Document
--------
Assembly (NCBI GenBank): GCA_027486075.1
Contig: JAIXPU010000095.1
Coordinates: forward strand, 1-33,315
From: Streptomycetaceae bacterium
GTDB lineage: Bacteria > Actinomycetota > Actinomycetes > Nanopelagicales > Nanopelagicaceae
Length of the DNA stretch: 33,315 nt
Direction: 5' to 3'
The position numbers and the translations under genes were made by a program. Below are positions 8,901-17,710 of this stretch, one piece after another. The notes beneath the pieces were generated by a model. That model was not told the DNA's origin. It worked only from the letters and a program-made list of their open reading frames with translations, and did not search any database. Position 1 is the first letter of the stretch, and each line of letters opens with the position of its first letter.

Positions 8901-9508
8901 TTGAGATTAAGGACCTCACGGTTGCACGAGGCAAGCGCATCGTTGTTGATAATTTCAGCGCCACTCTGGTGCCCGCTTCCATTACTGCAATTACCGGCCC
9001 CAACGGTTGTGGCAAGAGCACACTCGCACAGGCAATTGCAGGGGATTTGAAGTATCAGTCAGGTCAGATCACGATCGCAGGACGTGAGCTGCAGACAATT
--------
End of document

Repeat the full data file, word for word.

Assembly (NCBI GenBank): GCA_027486075.1
Contig: JAIXPU010000095.1
Coordinates: forward strand, 1-33,315
From: Streptomycetaceae bacterium
GTDB lineage: Bacteria > Actinomycetota > Actinomycetes > Nanopelagicales > Nanopelagicaceae
Length of the DNA stretch: 33,315 nt
Direction: 5' to 3'
The position numbers and the translations under genes were made by a program. Below are positions 8,901-17,710 of this stretch, one piece after another. The notes beneath the pieces were generated by a model. That model was not told the DNA's origin. It worked only from the letters and a program-made list of their open reading frames with translations, and did not search any database. Position 1 is the first letter of the stretch, and each line of letters opens with the position of its first letter.

Positions 8901-9508
8901 TTGAGATTAAGGACCTCACGGTTGCACGAGGCAAGCGCATCGTTGTTGATAATTTCAGCGCCACTCTGGTGCCCGCTTCCATTACTGCAATTACCGGCCC
9001 CAACGGTTGTGGCAAGAGCACACTCGCACAGGCAATTGCAGGGGATTTGAAGTATCAGTCAGGTCAGATCACGATCGCAGGACGTGAGCTGCAGACAATT